I suspect that a moment ago, when our gospel reading ended with the words ‘This is the gospel of Christ’, a few of you had difficulty replying ‘Praise to you, Lord Jesus Christ’. You might even be thinking “I was told the word gospel meant ‘good news’. How is it good news that God loses his temper, destroys people and burns their city? How is it good news that people get bound hand and foot and cast into the outer darkness where there is weeping and gnashing of teeth? How can that possibly be the gospel of Jesus Christ? It sounds more like Donald Trump on a Tweet storm!”
Usually when we react viscerally to a scripture reading like this, it means we need to find a different way into it. Sometimes when we look at something from a different direction, the view can suddenly be transformed. So instead of taking the role of God’s judge and jury in this reading, maybe we should take a different point of view. Maybe we should put ourselves into the story as the ones who refused the invitation to come to the wedding banquet. Maybe the question we should be asking is “Why do we do that? Why refuse God’s invitation to the greatest joy imaginable to human beings? And what sort of feeble substitutes do we prefer instead?”
Let’s set the scene for a minute. This Gospel reading follows on closely from the second half of Matthew chapter 21. The scene is the temple, less than a week before Jesus’ death. The chief priests and elders have come to Jesus where he’s teaching in the temple courts. “Who gave you authority to do this?” they ask.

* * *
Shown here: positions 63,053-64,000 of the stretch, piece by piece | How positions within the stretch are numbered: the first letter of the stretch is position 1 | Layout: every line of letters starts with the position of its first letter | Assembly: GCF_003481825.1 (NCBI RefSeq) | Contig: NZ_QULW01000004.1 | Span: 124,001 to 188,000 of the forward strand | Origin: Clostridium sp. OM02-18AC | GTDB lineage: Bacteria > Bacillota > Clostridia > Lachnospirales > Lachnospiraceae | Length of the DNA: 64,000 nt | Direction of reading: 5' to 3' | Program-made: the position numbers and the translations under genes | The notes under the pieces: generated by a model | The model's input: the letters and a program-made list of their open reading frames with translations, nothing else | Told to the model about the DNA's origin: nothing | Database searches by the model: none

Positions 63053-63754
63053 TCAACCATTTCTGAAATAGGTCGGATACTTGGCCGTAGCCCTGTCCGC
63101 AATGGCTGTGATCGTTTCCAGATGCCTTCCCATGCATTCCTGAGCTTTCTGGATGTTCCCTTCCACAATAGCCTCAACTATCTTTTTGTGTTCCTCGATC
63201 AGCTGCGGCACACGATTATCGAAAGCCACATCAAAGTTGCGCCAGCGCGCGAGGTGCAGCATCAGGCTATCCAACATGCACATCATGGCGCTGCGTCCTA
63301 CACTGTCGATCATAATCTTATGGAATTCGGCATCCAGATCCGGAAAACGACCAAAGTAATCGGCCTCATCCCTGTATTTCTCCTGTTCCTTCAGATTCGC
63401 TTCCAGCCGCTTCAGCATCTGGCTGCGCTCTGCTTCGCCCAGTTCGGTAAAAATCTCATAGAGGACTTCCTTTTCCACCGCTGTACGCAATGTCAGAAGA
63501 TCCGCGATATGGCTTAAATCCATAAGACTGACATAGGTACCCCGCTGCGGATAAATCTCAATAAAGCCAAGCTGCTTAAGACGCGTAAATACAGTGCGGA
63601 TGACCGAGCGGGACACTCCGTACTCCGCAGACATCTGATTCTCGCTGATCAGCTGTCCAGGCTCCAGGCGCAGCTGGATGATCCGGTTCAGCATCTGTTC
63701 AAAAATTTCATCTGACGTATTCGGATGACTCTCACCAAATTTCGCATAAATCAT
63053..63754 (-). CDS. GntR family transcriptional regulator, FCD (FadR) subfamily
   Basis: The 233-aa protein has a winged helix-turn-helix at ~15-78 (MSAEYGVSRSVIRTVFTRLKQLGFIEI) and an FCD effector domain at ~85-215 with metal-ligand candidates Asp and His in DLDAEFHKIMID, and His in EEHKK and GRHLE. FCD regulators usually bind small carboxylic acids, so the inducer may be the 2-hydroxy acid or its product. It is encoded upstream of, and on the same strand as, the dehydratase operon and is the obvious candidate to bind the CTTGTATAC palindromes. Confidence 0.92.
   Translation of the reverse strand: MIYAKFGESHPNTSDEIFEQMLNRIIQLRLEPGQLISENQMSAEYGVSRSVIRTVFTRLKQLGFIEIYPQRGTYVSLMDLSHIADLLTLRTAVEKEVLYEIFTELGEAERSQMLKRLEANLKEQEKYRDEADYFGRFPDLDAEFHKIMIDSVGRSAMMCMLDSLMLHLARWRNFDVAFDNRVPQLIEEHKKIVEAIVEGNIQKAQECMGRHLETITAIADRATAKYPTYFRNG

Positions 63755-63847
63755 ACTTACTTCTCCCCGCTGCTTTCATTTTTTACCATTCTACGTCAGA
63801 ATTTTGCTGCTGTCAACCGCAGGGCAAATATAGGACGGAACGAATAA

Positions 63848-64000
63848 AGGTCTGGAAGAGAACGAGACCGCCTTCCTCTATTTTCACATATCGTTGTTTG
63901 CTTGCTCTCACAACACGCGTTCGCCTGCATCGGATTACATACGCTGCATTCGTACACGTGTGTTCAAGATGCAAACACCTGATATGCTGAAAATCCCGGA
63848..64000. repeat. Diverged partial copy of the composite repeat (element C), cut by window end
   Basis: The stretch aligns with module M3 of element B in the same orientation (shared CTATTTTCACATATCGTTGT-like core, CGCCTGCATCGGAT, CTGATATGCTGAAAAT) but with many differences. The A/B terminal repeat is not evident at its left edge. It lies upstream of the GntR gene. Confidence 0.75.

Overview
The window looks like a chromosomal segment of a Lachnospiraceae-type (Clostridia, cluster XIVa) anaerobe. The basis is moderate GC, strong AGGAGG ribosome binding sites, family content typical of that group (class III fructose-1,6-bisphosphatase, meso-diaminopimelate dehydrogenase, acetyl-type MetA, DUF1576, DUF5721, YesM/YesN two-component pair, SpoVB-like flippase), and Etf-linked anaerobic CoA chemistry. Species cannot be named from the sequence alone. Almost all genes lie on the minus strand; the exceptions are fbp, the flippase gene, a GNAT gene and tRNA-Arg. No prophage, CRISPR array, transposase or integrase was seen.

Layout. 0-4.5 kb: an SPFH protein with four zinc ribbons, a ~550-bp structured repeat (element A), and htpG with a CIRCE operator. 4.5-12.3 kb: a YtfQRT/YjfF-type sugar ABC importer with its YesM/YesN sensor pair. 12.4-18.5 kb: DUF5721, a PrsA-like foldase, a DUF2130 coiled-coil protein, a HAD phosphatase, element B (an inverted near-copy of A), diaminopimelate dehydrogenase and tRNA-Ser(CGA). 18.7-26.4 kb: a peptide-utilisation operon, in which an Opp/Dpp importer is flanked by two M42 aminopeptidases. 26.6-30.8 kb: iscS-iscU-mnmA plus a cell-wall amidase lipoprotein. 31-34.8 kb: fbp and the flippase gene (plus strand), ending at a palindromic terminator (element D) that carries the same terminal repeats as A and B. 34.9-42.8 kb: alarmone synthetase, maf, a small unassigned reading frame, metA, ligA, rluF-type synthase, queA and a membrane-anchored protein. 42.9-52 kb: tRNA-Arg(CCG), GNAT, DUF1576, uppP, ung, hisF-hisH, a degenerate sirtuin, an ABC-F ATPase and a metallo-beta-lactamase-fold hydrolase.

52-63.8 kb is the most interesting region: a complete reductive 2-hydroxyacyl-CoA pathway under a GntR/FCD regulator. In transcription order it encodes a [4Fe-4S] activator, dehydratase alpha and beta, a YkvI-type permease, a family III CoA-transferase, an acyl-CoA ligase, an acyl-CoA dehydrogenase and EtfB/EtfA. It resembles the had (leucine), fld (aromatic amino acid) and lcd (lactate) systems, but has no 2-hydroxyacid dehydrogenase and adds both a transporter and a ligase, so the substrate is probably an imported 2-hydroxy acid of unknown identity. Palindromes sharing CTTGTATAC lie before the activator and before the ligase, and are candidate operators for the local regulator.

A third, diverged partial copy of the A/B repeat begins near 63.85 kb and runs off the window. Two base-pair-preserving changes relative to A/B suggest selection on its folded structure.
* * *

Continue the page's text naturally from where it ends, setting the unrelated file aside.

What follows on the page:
In reply Jesus reminds them of his baptism by John at the Jordan River, when the Holy Spirit filled him and the voice from heaven said “This is my beloved Son”. He then begins a series of parables. The first concerns two sons. The father came to each of them and asked them to go work in his vineyard. One of them said he would, but then did nothing about it. The other refused, but later changed his mind and went out to work after all. “Just like the tax collectors and prostitutes who heard John”, Jesus said; “They turned away from their sins and accepted his message, but you people did nothing about it, despite all your fine words” (see Matthew 21:23-32).
Then comes a second parable, a well-known one in ancient Israel. A landowner has a vineyard and he lets it out to tenants, hoping for a share of the crop as his rent. “Ah”, the hearers would have thought, “We know this story – it’s in Isaiah! The landowner is God, and the tenants are the leaders and people of Israel”. But then Jesus gives the story a twist: when harvest comes the tenants refuse to pay the rent. When the landowner sends servants, they beat them up, and when he finally sends his son, they kill him and throw his body out of the vineyard. Remember, this story is told in the Temple, less than a week before Jesus’ death. Let the reader understand!